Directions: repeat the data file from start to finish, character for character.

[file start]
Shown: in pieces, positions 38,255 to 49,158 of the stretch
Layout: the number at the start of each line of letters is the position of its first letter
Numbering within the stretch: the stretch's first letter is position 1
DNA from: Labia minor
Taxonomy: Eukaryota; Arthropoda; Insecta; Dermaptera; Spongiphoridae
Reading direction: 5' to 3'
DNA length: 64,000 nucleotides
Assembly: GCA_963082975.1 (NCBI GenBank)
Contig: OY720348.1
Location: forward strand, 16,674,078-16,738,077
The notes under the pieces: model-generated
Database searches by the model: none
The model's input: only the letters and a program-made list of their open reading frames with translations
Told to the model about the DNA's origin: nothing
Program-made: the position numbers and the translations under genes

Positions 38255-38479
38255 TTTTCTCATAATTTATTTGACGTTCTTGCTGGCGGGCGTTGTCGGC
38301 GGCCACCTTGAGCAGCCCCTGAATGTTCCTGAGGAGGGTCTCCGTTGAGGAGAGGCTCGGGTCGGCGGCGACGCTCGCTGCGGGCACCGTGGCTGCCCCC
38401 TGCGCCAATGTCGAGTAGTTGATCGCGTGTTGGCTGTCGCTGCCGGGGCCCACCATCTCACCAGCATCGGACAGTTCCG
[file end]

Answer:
Shown: in pieces, positions 38,255 to 49,158 of the stretch
Layout: the number at the start of each line of letters is the position of its first letter
Numbering within the stretch: the stretch's first letter is position 1
DNA from: Labia minor
Taxonomy: Eukaryota; Arthropoda; Insecta; Dermaptera; Spongiphoridae
Reading direction: 5' to 3'
DNA length: 64,000 nucleotides
Assembly: GCA_963082975.1 (NCBI GenBank)
Contig: OY720348.1
Location: forward strand, 16,674,078-16,738,077
The notes under the pieces: model-generated
Database searches by the model: none
The model's input: only the letters and a program-made list of their open reading frames with translations
Told to the model about the DNA's origin: nothing
Program-made: the position numbers and the translations under genes

Positions 38255-38479
38255 TTTTCTCATAATTTATTTGACGTTCTTGCTGGCGGGCGTTGTCGGC
38301 GGCCACCTTGAGCAGCCCCTGAATGTTCCTGAGGAGGGTCTCCGTTGAGGAGAGGCTCGGGTCGGCGGCGACGCTCGCTGCGGGCACCGTGGCTGCCCCC
38401 TGCGCCAATGTCGAGTAGTTGATCGCGTGTTGGCTGTCGCTGCCGGGGCCCACCATCTCACCAGCATCGGACAGTTCCG